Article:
By Stephanie Zacharek
By Robrt L. Pela
By Aaron Cutler
By Amy Nicholson
By Simon Abrams
By Chris Klimek
By Nick Schager
By Stephanie Zacharek
Suppose you were to travel backward in time to, say, 20 years ago. You start telling the people you meet about life in the 90s: The Berlin Wall is gone, the Soviet empire is in ruins, Virginia is the first state to have elected an African-American governor, and a Democratic former governor of Arkansas who avoided going to Vietnam, and who admits that at least once in his life he had a joint in his hand, has been elected president.
Up to this point, your listeners are not incredulous. But then you mention that one of the biggest, most commercially reliable comedy stars in American movies is . . . Leslie Nielsen. That's where you'd get the double take.
Who would have believed, in the early 70s, that a sense of humor would have been discovered in this dull, 50s leading man, who had worked opposite Debbie Reynolds in Tammy and the Bachelor and opposite the Monster From the Id in Forbidden Planet, and who had then graduated to straight-arrow authority-figure parts, and to narrating industrial films?
Well, the Monster From the Id won out, and Nielsen can never narrate another industrial, except perhaps for a whoopee-cushion factory. He, along with other general-purpose actors of his ilk, was allowed to make fun of himself in the 1980 disaster-movie spoof Airplane!, and then in a TV spoof called Police Squad. The TV show flopped, but spawned the Naked Gun films, a series of features which made Nielsen, for the first time in his long career, a real star. The third of these, aptly titled Naked Gun 33 1/3: The Final Insult, is now upon us.
Nielsen plays Lieutenant Frank Drebin, a sort of American Inspector Clouseau--a two-fisted cop who continually, and usually obliviously, wreaks havoc on his surroundings, and who speaks grand absurdities in his stentorian deadpan. "I like my sex the way I like my basketball. One on one, and with a minimum of dribbling," is about as close as his dialogue gets to Noel Coward. The films are now written and directed mainly by a second-string team of hacks, but are still under the aegis of Jerry and David Zucker and Jim Abrahams, the co-directors of Airplane!.
In general, I think that these guys have had a detrimental effect on American movie comedy. Their much-imitated joke-bombardment approach--giving us six gags a minute in the hope that at least one will connect--has helped to debase our idea of parody. But if I said I sat through The Final Insult without laughing, I'd be lying.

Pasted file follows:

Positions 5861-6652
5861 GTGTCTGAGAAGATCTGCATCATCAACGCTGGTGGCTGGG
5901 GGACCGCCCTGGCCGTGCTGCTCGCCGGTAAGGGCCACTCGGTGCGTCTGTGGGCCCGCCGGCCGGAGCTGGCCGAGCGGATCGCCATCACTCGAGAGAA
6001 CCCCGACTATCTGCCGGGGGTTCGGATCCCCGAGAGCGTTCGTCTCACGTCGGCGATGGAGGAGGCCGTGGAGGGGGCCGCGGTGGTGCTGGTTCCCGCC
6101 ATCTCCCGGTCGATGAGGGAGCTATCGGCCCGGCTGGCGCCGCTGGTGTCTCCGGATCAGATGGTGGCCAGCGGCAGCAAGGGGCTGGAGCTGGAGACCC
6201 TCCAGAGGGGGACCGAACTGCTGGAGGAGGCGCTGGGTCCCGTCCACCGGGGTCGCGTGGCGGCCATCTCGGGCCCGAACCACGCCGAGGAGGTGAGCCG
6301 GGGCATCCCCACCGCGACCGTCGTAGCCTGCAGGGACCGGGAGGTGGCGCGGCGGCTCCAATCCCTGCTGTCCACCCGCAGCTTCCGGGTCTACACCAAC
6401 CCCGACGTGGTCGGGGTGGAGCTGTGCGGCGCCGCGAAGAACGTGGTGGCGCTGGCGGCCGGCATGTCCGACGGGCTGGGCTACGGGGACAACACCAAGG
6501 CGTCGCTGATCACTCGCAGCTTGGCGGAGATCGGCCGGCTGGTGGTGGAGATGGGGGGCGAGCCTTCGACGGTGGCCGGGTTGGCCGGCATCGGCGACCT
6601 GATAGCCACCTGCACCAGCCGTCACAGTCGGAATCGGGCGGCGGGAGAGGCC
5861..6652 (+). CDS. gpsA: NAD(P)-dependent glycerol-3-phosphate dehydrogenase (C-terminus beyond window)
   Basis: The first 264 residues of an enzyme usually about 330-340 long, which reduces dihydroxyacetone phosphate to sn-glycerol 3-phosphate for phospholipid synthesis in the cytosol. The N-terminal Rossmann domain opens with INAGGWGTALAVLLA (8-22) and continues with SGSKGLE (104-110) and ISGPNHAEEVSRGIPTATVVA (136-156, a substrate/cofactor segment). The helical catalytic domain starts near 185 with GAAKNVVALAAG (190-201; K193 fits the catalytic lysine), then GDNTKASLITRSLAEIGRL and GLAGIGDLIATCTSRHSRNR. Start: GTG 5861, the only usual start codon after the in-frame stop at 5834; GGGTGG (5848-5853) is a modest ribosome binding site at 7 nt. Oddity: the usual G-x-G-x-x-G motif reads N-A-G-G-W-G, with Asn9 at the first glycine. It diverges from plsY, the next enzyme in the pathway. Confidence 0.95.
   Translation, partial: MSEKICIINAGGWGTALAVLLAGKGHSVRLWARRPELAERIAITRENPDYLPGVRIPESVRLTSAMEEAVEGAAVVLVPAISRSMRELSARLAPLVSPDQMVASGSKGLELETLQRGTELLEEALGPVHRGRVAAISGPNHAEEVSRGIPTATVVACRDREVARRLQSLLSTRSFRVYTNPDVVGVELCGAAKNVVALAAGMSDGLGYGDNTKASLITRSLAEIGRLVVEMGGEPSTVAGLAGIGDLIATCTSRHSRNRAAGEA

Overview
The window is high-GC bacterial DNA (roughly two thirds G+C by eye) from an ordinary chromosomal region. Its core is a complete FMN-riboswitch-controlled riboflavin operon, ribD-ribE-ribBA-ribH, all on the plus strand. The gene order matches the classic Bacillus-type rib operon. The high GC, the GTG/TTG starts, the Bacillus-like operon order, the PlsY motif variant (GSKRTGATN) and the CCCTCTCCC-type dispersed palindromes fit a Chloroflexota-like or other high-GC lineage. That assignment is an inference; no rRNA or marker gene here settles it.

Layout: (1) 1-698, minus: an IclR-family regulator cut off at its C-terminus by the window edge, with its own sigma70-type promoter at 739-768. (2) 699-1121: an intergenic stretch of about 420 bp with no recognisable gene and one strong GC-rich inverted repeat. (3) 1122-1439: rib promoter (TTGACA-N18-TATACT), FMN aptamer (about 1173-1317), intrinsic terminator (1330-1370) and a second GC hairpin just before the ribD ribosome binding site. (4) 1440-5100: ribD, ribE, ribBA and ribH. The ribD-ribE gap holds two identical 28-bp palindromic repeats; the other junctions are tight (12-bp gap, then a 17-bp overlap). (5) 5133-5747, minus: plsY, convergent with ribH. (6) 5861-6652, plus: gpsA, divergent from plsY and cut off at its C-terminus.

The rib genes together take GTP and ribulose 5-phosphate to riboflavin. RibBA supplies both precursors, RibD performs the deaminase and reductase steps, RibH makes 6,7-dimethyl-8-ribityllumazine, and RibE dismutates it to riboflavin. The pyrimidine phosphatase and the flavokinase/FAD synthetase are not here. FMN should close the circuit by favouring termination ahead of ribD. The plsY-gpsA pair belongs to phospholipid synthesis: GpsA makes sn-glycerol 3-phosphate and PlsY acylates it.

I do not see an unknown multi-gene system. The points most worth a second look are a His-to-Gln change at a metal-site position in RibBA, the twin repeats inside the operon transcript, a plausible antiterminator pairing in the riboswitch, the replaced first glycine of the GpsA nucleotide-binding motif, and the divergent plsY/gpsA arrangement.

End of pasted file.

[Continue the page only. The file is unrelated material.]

One can feel a certain amount of fondness and sympathy toward co-stars George Kennedy, Priscilla Presley, and even poor O.J. Simpson, and still realize that whatever watchability the film has comes from that splendid, unleashed reprobate Nielsen. He's got the spirit of a true cutup, and it's somehow exhilarating to witness his glee at being liberated from stodginess, and at the extremely lucrative scam he's got going for himself. The "plot" puts Frank through Edmond O'Brien's paces in White Heat, with pot shots along the way at The Bodyguard, Thelma & Louise, Jurassic Park, The Crying Game, and, best of all, Brian DePalma's The Untouchables. Many of the gags aren't funny, some because they're sexist or otherwise tasteless, some just because they're labored and poorly timed and dumb. But some are truly funny, and Nielsen is human enough company to get one through the dead stretches.
Fred Ward plays the crazed bomber who Frank's after this time, the voluptuous model Anna Nicole Smith (who can also be glimpsed in The Hudsucker Proxy) plays the Virginia Mayo part, and Kathleen Freeman plays Ward's wicked mother. They're all competent stooges for Nielsen, but the only other really outstanding bit of performing in what, if all involved are wise, really will be the final Naked Gun film, is by Pia Zadora, as herself. She pops up near the end of the film and sings a production number in her potent, newfound lounge-act belt. Zadora can no longer be considered a joke, while Nielsen can no longer be considered anything but.
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